Pre-flght and things are looking positively bubbly!

The main entrée served in premium economy is a business class-lite sort of offering. Chicken or beef were the options on each BA flight I’ve taken this year, but they were plated on real dishes rather than the foil tray typically seen in economy class.

BA likens the offering to a business class meal. The portion size is larger than economy so I suppose that’s likely true. I found the British beef option overcooked and dry even with the sauce served in a foil cup on the side; the chicken offered better flavors. A side-salad mush accompanied the meal (and I didn’t take a chance on it).

Fortunately, BA allows for pre-ordering of the entrée selection for premium economy passengers. Once I learned I didn’t care for the beef, I was able to ensure I would be guaranteed chicken on future flights.

British Airways’ World Traveller Plus lunch meal; the beef is as overcooked as it looks.

But if you toss in a couple of mini bottles of wine or a cocktail around the meals, I’m usually a happy flyer, and BA did just that on this particular flight. Fast forward a couple hours, however, and things began to get dicey.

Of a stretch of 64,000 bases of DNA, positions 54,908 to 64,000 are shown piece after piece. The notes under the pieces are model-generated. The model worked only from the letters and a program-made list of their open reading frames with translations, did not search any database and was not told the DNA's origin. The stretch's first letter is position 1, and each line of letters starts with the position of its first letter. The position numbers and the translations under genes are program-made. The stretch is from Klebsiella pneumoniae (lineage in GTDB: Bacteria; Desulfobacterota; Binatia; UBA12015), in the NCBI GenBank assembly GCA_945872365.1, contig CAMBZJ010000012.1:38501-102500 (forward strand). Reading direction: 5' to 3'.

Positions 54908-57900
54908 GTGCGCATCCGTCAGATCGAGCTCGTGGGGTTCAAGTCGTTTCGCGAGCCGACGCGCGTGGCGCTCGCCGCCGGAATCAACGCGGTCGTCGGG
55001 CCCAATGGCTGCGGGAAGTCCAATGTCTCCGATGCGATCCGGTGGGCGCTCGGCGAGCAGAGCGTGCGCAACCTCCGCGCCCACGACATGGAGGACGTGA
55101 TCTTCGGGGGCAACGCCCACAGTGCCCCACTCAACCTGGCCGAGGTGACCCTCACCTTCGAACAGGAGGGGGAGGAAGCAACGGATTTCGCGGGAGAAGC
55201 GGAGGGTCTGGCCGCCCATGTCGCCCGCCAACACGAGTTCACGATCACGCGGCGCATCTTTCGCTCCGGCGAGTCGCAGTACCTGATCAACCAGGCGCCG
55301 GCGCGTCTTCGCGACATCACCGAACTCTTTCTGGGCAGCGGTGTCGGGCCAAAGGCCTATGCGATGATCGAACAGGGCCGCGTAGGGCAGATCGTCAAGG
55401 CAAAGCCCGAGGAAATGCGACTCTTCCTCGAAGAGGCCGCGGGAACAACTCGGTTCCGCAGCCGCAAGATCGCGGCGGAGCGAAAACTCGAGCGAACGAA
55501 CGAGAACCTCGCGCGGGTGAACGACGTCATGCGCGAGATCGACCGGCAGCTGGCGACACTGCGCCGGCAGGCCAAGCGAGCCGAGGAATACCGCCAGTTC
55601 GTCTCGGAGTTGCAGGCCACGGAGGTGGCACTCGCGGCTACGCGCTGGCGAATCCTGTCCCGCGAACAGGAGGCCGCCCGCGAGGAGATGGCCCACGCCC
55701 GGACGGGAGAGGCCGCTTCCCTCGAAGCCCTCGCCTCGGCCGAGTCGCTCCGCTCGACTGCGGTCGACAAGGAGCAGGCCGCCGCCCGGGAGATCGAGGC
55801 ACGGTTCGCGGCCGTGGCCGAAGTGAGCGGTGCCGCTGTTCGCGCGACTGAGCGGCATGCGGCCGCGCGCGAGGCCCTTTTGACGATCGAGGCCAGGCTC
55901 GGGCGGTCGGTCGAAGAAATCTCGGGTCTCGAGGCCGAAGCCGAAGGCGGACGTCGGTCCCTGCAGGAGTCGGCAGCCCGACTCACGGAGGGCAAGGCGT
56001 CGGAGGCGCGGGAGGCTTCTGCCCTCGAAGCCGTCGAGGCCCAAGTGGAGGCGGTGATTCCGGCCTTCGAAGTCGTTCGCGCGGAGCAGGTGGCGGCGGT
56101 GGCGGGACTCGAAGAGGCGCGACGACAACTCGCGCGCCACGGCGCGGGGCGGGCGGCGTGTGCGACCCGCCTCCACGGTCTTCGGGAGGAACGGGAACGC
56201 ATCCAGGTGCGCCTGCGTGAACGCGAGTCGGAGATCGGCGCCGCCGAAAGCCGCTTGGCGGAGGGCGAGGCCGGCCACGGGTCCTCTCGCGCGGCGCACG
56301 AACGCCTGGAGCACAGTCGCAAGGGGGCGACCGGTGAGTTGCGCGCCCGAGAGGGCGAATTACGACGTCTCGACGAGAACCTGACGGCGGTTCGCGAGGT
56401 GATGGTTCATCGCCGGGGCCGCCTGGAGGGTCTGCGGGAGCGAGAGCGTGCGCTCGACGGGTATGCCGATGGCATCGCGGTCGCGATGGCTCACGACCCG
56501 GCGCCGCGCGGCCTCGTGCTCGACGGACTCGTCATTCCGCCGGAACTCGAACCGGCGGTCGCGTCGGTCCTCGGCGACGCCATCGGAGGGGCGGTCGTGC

Want a snack? “Sorry, sir,” I was told. There was nothing available until the second meal service came around, 90 minutes prior to arrival.

Plenty of legroom and a swig of wine, even of mediocre quality, keep me pretty happy on board.

I’m accustomed to receiving a rather disappointing second meal when flying. The “turkey puck” of Continental Airlines fame – a dry roll with some turkey product – is my baseline comparison, which is to say that I have pretty low expectations. British Airways managed to miss even that easy target. On its shorter hops out of London to the USA, there is no second meal. Passengers get a choice of snack from a basket.

This is the second “meal” for British Airways’ World Traveller Plus passengers.

And woe be the slightly hungry traveller – perhaps uninformed or with a tight connection in London – who attempts to choose two snacks from the basket. The flight attendants are quick to reject that idea.